When I say I didn’t date much, I mean that with each of these men (bar one, who I dated very briefly just before I met Scott) didn’t make it past a few dates at the very most.
And the one that I dated very briefly was technically a relationship, for want of a better word, because he asked me to be exclusive, a week before I broke up with him, which I will get to.
Most of these things never became anything even close to a proper date because they’d want to have sex pretty quickly (no judgement here), but would want a reason whenever I said I wanted to wait.
For the most part, if I ever had to explain past ‘I don’t want to’ would usually mean I wouldn’t even bother to see the guy again. I’ve always felt that if saying ‘I don’t want to’ and ‘I’m not ready yet’ weren’t perfectly explainable statements within themselves, at least in the first few weeks while you’re still trying to get know someone, than that was a man who just didn’t care for you, because why else does he think he think sex is something that can be bargained for?
That doesn’t sound like a man who’s going to be patient and willing and kind.
So, to those men, and everyone else: No, victims don’t owe you their story. If you really are a ‘good guy’ like you proclaim, you let it go and you wait.
It’s exactly what my husband did, and I slept with him faster than I even thought I would, because his lack of insistence for wanting sex, and then, more importantly, his lack of insistence when it came to me telling him about the past was exactly what I needed. I opened up to him slowly, comfortably, in my own time – and I also became more intimate with him, more quickly, than I ever had before simply because he decided that it was my story.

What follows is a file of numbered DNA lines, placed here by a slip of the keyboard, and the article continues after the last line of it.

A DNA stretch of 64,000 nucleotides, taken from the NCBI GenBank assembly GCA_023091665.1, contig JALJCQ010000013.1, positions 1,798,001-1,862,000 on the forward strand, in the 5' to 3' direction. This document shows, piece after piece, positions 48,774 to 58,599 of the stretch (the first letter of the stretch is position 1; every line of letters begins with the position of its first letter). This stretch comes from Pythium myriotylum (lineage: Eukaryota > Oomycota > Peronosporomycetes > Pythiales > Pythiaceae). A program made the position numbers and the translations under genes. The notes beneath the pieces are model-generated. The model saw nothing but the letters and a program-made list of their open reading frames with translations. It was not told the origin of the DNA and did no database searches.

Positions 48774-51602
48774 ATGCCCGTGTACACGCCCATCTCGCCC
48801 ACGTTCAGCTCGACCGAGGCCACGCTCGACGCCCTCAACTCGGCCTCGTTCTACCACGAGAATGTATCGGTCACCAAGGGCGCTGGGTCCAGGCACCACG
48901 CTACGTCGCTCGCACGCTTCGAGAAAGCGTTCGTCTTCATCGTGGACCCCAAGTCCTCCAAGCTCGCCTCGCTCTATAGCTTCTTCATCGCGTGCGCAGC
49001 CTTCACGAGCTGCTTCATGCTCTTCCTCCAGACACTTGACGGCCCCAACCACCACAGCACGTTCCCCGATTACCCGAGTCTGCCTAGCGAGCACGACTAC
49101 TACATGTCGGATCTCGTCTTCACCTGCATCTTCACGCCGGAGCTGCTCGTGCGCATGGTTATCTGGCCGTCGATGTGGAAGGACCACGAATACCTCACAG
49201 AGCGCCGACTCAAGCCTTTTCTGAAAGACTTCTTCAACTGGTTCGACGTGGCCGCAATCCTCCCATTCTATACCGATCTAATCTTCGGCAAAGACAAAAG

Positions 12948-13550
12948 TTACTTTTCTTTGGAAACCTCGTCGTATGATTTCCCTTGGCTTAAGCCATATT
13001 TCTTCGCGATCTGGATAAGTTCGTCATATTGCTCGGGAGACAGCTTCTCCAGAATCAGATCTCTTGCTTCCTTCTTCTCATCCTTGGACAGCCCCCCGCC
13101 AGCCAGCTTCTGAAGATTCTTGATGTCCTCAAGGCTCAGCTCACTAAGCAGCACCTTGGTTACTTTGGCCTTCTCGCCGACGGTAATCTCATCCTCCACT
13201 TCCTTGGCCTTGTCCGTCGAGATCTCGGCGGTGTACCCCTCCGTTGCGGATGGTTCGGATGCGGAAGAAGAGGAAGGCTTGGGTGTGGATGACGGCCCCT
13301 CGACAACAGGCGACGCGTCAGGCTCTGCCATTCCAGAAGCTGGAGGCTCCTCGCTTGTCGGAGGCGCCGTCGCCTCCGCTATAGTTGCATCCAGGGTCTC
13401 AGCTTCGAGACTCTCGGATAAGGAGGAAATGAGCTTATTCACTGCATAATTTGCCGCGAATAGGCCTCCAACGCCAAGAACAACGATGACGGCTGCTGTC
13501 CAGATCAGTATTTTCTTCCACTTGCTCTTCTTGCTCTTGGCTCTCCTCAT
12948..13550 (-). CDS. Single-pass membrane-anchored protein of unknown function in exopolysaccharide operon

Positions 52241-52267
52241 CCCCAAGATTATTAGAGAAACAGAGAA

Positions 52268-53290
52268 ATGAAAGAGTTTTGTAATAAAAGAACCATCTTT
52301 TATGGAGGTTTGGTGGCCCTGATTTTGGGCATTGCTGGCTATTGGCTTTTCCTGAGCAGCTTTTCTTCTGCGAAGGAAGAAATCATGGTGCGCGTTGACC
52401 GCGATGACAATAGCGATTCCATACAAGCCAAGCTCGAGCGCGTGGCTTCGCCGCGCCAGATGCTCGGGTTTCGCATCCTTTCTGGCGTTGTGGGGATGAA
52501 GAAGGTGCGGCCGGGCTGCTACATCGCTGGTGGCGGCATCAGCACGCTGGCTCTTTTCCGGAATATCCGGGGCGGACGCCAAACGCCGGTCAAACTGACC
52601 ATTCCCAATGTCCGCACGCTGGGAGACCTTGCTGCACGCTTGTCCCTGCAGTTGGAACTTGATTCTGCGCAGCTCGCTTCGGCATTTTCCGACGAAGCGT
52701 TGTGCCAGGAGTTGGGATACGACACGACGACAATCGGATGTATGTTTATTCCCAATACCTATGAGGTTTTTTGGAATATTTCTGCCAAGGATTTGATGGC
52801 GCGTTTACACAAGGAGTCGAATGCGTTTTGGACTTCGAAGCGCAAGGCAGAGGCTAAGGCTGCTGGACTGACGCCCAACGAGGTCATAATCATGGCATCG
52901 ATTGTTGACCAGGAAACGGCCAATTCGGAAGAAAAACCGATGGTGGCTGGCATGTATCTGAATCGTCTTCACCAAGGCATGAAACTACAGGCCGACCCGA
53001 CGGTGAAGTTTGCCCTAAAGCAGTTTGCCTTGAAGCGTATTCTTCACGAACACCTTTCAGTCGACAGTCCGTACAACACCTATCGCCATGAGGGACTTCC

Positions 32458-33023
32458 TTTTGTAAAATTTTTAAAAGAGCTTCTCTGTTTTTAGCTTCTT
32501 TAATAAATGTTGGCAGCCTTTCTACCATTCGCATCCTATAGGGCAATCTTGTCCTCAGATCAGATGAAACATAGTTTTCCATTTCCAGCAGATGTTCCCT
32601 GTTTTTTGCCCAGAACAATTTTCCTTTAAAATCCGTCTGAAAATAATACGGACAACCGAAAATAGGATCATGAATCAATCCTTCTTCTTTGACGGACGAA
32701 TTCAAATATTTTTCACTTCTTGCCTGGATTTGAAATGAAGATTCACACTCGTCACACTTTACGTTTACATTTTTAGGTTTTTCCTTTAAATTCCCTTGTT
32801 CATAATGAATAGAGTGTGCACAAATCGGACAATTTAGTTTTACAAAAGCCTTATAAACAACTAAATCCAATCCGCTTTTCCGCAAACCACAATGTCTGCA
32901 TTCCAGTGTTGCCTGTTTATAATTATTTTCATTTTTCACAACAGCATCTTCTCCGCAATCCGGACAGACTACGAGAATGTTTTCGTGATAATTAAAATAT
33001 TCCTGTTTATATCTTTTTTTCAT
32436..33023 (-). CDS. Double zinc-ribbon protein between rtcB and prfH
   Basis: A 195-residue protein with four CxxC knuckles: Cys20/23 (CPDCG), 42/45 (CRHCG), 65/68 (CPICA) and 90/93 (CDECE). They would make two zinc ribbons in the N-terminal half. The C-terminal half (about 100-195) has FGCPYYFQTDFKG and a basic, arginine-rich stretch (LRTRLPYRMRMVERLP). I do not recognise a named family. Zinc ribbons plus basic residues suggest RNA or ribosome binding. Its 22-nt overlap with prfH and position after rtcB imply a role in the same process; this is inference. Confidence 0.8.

View this post on Instagram
Such an important message. Too many people try to compete with "who has it worst" instead of sharing compassion and empathy. Whatever your pain is, your trauma, your problem, your sickness, your suffering, it's valid. No one should make your pain feel invalid, nor should they try and make you feel as if it's a competition. Photo credit: Mia Jones, Pinterest #trauma #valid #validation #youmatter #raisingawareness #miajones #pinterest #thingscarlaloves
In contrast, the guy I dated just before I met Scott, did everything wrong. He was actually pretty decent right up until he officially asked me to be his girlfriend. That night was actually a perfect night, as dates go and asking someone to go steady goes.
Hands down, that was the nicest, sweetest, most romantic way anyone’s ever asked me to be their girlfriend.
He asked me to dinner, bought me a rose, and told me he really, really liked me and that he would be honoured if I would be his girlfriend.
Who isn’t swept off their feet by that?